• To enhance the way Personal Tutors communicate with their tutees whilst they are abroad. The previous support and monitoring system was a little lifeless and bureaucratic. With the ePortfolio, the aim was to make interactions between PTs and tutees a bit more spontaneous, interactive and beneficial to the students’ development. The presence of a ‘community’ on the eportfolio also allows students to communicate with each other and share experiences, something they were not able to before.
Does it work? It’s still a bit early to tell but what I can say for now is that feedback –both from students and staff– has been really positive and there is a clear consensus that the new support system is much more convivial and interactive than the previous one. Evidence of peer support and genuine reflective practice could also be observed, although a more thorough study will be required to assess the real impact of this project on the students’ Personal Development process.

Case Study: Personal Tutoring in Dental Sciences

 

James Field, Lecturer in Restorative Dentistry/Honorary StR in Prosthodontics, recently provided a case study that detailed the School of Dental Science’s use of ePortfolio to support personal tutoring. You can see this case study below.

Please access the QuILT website to access more University case studies.
http://teaching.ncl.ac.uk/casestudies/

What did you do? The school worked with MSED to develop an electronic portfolio that captures and records both clinical activity, and personal reflections for BDS students. The personal reflections are able to be tagged with domains, facilitating the construction of a personal development plan which forms the basis for each tutor meeting. Student concerns can be logged against individuals on the system by members of staff, and followed up with their personal tutor.
Who is involved? The eportfolio (iDentity) is used by all BDS students and staff
How do you do it? The portfolio is available online – we provide basic training for new staff. Students are encouraged to enter reflective logs into the system, guided by their clinical teachers or academic lecturers. Tutor meetings occur twice a year as a minimum, and a template online allows students to draw on reflections across the term in order to construct a SWOT analysis and personal development plan. Tutors can work through this and use it as a basis for discussion. It also allows tutors to set a number of action points or goals, with time-related boundaries that the students can sign off once completed.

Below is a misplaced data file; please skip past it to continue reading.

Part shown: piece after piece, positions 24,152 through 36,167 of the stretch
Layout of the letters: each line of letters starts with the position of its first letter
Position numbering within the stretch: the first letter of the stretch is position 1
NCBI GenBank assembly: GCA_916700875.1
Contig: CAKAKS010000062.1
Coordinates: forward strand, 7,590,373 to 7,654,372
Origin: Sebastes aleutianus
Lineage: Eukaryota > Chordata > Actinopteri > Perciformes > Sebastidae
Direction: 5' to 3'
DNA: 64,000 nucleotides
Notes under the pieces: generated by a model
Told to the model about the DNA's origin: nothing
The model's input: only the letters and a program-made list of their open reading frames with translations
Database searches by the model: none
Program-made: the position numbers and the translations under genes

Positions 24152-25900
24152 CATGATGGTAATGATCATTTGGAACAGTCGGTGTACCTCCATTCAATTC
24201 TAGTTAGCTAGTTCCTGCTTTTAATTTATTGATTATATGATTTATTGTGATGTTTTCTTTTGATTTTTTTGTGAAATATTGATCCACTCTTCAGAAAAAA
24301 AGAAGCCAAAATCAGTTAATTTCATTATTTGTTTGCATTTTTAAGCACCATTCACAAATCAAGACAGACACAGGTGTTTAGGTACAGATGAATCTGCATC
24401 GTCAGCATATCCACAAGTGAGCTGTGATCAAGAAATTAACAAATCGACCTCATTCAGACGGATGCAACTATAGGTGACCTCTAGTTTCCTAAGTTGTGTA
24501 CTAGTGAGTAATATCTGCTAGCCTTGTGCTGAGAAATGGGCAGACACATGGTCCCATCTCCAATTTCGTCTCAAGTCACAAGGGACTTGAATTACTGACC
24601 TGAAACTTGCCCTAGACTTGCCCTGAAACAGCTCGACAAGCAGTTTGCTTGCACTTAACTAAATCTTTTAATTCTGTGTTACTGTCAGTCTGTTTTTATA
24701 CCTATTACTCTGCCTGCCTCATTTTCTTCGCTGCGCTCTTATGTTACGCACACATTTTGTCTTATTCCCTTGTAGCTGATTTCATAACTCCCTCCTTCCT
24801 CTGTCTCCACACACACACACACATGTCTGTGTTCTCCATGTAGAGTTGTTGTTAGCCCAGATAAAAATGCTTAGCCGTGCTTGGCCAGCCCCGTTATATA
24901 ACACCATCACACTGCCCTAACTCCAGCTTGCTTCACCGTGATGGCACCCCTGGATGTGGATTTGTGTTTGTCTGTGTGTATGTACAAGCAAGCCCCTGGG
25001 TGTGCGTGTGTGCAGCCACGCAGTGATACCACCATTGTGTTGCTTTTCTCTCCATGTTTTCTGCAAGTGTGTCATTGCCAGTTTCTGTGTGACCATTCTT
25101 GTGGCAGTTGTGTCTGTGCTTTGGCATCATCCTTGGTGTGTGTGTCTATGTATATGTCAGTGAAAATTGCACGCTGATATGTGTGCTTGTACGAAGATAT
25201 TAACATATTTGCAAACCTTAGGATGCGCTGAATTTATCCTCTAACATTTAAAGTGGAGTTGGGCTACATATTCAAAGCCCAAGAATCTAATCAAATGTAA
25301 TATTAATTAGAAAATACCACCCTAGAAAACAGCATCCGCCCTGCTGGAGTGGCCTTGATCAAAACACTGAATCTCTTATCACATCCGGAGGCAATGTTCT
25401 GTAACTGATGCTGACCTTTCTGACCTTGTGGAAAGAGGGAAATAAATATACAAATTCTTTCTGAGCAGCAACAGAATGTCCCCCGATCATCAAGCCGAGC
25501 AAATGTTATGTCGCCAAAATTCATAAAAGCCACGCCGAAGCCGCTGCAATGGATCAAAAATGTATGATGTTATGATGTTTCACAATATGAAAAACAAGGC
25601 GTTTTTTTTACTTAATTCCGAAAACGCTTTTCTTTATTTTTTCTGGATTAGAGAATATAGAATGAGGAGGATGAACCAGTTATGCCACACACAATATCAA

Why do you do it? The system provides an opportunity for the students to engage with reflective practise, which forms an important part of their professional development. Once captured, it also allows them to draw on this information across the whole term to form a summary of their experiences. The system also facilitates the tutor meeting, making the content specific to that individual student and guiding the tutor towards any specific areas of concern.
Does it work? The system works very well, and our students are very supportive of it. It takes a while to engage effectively with reflective practise in the early clinical stages, but we now provide a fairly comprehensive introduction to reflection in Stage 2 which the students can build on throughout the remaining years.